Air Force adds ship-based radar to missile-detection network
The Cobra King system is mounted on the USNS Howard O. Lorenzen.
The Air Force Technical Applications Center’s newest ship-based maritime radar has reached operational capability and will join the Defense Department's network of missile-detecting systems.
The Cobra King mobile radar system comprises S- and X-band phased radars to detect missile and space launches and provide high-quality radar data to DOD. The state-of-the-art system is mounted on the USNS Howard O. Lorenzen, which will be operated by Military Sealift Command under a support agreement with AFTAC, according to and Air Force release. MSC is the primary transportation provider for the Defense Department.
The USNS Lorenzen completed its final trials in 2013, successfully testing the ship’s propulsion, damage control, electrical systems, habitability, navigation, supply and deck operations. The ship will be operated by a mixed crew of contractors and military technicians that will operate the radar system, as well as civilians that will navigate the ship.
The radar system uses two large, active electronically scanned array radars. The Lorenzen will use S-Band radar to conduct large volume and multiple target collections, and X-band to provide high-resolution data on objects of interest and to conduct searches.
In order to fulfill its mission of patrolling the air and space, the Air Force sometimes utilizes multi-platform radars for certain missions.
The Cobra King will join DOD’s Cobra network, which consists of several radars designed to monitor missile and space launches for ballistic missile treaty verification. Other radars in the system include an airborne tracker (Cobra Ball), a stationary array (Cobra Dane), and an overseas antenna site (Cobra Shoe).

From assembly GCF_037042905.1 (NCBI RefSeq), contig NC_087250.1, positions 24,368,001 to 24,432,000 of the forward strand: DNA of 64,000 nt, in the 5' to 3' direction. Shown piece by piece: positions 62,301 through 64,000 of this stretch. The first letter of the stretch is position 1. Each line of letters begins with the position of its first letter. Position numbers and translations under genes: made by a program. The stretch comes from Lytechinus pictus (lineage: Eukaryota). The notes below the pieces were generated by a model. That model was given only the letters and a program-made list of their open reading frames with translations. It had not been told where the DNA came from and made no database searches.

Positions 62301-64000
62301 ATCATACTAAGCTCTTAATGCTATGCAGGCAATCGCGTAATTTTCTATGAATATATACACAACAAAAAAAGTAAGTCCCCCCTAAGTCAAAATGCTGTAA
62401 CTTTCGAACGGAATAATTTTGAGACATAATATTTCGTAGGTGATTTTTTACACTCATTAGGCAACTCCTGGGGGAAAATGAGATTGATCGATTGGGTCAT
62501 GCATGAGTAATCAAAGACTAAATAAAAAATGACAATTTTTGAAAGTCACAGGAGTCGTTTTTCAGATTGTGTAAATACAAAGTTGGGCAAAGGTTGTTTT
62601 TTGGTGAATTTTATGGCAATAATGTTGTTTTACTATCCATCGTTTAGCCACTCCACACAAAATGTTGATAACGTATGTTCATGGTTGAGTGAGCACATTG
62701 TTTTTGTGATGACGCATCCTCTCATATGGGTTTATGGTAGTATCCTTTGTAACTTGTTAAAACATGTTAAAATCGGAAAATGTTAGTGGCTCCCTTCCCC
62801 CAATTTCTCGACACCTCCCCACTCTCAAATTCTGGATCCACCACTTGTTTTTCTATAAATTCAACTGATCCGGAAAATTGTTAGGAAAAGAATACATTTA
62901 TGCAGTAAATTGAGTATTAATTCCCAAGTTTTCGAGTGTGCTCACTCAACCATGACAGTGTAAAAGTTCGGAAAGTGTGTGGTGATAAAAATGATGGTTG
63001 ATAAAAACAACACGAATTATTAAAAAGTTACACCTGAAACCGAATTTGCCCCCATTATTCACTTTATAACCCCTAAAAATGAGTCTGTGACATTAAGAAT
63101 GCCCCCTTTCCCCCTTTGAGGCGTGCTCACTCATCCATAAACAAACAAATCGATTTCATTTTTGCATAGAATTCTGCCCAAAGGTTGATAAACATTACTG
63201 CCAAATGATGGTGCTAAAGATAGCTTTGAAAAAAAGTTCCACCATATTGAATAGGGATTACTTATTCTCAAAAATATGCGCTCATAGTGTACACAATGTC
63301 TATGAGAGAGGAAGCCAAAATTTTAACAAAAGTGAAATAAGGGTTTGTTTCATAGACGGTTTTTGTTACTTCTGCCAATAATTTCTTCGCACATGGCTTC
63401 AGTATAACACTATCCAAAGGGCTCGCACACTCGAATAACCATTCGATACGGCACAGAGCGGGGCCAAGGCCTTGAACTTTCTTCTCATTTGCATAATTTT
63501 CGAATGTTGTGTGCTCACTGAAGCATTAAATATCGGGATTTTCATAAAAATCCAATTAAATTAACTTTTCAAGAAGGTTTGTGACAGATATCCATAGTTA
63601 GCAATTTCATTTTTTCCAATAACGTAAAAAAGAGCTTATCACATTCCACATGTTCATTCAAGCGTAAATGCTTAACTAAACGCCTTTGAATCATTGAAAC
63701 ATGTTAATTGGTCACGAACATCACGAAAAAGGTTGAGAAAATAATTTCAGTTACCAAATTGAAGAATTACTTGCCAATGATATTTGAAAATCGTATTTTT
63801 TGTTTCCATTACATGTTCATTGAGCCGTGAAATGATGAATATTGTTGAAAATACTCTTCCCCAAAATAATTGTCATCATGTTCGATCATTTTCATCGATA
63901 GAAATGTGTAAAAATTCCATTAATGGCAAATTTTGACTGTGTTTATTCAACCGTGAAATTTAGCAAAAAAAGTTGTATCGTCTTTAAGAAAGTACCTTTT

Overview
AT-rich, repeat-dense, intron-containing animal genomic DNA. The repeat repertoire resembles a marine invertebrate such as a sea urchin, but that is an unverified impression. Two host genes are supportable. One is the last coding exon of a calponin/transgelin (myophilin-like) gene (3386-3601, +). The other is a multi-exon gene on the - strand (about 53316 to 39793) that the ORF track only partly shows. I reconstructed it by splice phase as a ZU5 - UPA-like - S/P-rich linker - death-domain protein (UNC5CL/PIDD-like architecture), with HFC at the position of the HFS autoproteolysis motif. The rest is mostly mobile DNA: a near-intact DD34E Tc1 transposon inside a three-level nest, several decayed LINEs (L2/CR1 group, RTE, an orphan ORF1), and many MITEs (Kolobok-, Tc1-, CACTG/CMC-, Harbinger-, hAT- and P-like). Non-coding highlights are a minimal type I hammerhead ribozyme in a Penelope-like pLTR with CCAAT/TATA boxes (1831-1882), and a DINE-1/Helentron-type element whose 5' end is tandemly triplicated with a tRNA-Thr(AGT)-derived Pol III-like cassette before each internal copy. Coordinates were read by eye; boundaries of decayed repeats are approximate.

Cobra King will replace the aging Cobra Judy system that was based on the USNS Observation Island maritime platform, and was originally designated as Cobra Judy Replacement (CJR) prior to becoming operational. Cobra Judy has been deployed since 1981 and due to leave service by 2012, according to an Air Force fact sheet. In addition to conducting treaty monitoring missions, Cobra King will also provide data for domestic ballistic tests.
"This is an extremely exciting time for AFTAC," Col. Chris Worley, AFTAC commander, said in the release. "As Cobra Judy was decommissioned, Cobra King quickly transitioned to ensure our mission of foreign ballistic missile detection was virtually uninterrupted, and we were able to continuously execute our international treaty monitoring responsibilities."
The CJR contract was awarded to primary contractor Raytheon in 2003, according to the company, and was valued at more than $1.74 billion. Raytheon led a team that included Northrop Grumman Electronic Systems, General Dynamics SATCOM Technologies,and Kiewitt Offshore Services.